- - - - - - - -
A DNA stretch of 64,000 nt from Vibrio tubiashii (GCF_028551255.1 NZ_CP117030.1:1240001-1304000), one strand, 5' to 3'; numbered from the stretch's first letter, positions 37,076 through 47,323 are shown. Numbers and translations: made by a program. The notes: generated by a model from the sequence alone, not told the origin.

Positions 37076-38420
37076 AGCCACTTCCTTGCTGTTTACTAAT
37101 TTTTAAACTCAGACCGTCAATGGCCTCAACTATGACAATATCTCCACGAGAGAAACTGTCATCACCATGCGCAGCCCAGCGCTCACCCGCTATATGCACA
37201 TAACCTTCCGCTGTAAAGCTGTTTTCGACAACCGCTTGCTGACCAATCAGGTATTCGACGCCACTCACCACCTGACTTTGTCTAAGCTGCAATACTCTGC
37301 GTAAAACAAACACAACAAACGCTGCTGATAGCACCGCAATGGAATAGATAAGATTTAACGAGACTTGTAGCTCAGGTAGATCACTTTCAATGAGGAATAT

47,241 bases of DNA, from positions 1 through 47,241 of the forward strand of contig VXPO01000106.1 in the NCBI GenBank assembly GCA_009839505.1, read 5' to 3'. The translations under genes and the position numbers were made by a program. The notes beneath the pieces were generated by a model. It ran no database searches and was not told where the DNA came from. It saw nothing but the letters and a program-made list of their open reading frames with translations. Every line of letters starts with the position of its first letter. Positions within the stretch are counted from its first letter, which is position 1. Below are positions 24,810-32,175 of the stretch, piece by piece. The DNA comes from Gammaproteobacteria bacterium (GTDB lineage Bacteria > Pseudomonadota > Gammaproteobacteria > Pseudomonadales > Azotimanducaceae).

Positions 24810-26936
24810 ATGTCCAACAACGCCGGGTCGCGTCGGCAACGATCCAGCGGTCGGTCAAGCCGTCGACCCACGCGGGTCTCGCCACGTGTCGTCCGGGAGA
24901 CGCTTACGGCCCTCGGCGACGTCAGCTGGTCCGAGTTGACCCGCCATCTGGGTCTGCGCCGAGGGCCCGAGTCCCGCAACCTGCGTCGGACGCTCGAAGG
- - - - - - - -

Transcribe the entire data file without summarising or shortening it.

A DNA stretch of 64,000 nt from Vibrio tubiashii (GCF_028551255.1 NZ_CP117030.1:1240001-1304000), one strand, 5' to 3'; numbered from the stretch's first letter, positions 37,076 through 47,323 are shown. Numbers and translations: made by a program. The notes: generated by a model from the sequence alone, not told the origin.

Positions 37076-38420
37076 AGCCACTTCCTTGCTGTTTACTAAT
37101 TTTTAAACTCAGACCGTCAATGGCCTCAACTATGACAATATCTCCACGAGAGAAACTGTCATCACCATGCGCAGCCCAGCGCTCACCCGCTATATGCACA
37201 TAACCTTCCGCTGTAAAGCTGTTTTCGACAACCGCTTGCTGACCAATCAGGTATTCGACGCCACTCACCACCTGACTTTGTCTAAGCTGCAATACTCTGC
37301 GTAAAACAAACACAACAAACGCTGCTGATAGCACCGCAATGGAATAGATAAGATTTAACGAGACTTGTAGCTCAGGTAGATCACTTTCAATGAGGAATAT

47,241 bases of DNA, from positions 1 through 47,241 of the forward strand of contig VXPO01000106.1 in the NCBI GenBank assembly GCA_009839505.1, read 5' to 3'. The translations under genes and the position numbers were made by a program. The notes beneath the pieces were generated by a model. It ran no database searches and was not told where the DNA came from. It saw nothing but the letters and a program-made list of their open reading frames with translations. Every line of letters starts with the position of its first letter. Positions within the stretch are counted from its first letter, which is position 1. Below are positions 24,810-32,175 of the stretch, piece by piece. The DNA comes from Gammaproteobacteria bacterium (GTDB lineage Bacteria > Pseudomonadota > Gammaproteobacteria > Pseudomonadales > Azotimanducaceae).

Positions 24810-26936
24810 ATGTCCAACAACGCCGGGTCGCGTCGGCAACGATCCAGCGGTCGGTCAAGCCGTCGACCCACGCGGGTCTCGCCACGTGTCGTCCGGGAGA
24901 CGCTTACGGCCCTCGGCGACGTCAGCTGGTCCGAGTTGACCCGCCATCTGGGTCTGCGCCGAGGGCCCGAGTCCCGCAACCTGCGTCGGACGCTCGAAGG